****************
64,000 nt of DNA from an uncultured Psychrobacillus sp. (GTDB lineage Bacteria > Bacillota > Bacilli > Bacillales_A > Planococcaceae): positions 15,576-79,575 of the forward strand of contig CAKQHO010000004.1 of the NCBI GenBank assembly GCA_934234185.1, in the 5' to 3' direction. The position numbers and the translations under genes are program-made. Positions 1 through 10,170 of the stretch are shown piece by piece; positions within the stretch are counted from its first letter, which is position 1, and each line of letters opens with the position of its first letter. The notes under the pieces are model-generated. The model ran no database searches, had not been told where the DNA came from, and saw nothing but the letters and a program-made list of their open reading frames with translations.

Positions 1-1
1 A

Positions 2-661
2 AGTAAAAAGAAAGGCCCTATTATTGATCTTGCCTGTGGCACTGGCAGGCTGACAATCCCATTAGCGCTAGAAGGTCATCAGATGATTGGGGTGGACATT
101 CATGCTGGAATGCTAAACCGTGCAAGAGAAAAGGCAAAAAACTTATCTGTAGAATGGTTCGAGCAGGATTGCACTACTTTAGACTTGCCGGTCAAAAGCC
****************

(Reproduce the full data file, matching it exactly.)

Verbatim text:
64,000 nt of DNA from an uncultured Psychrobacillus sp. (GTDB lineage Bacteria > Bacillota > Bacilli > Bacillales_A > Planococcaceae): positions 15,576-79,575 of the forward strand of contig CAKQHO010000004.1 of the NCBI GenBank assembly GCA_934234185.1, in the 5' to 3' direction. The position numbers and the translations under genes are program-made. Positions 1 through 10,170 of the stretch are shown piece by piece; positions within the stretch are counted from its first letter, which is position 1, and each line of letters opens with the position of its first letter. The notes under the pieces are model-generated. The model ran no database searches, had not been told where the DNA came from, and saw nothing but the letters and a program-made list of their open reading frames with translations.

Positions 1-1
1 A

Positions 2-661
2 AGTAAAAAGAAAGGCCCTATTATTGATCTTGCCTGTGGCACTGGCAGGCTGACAATCCCATTAGCGCTAGAAGGTCATCAGATGATTGGGGTGGACATT
101 CATGCTGGAATGCTAAACCGTGCAAGAGAAAAGGCAAAAAACTTATCTGTAGAATGGTTCGAGCAGGATTGCACTACTTTAGACTTGCCGGTCAAAAGCC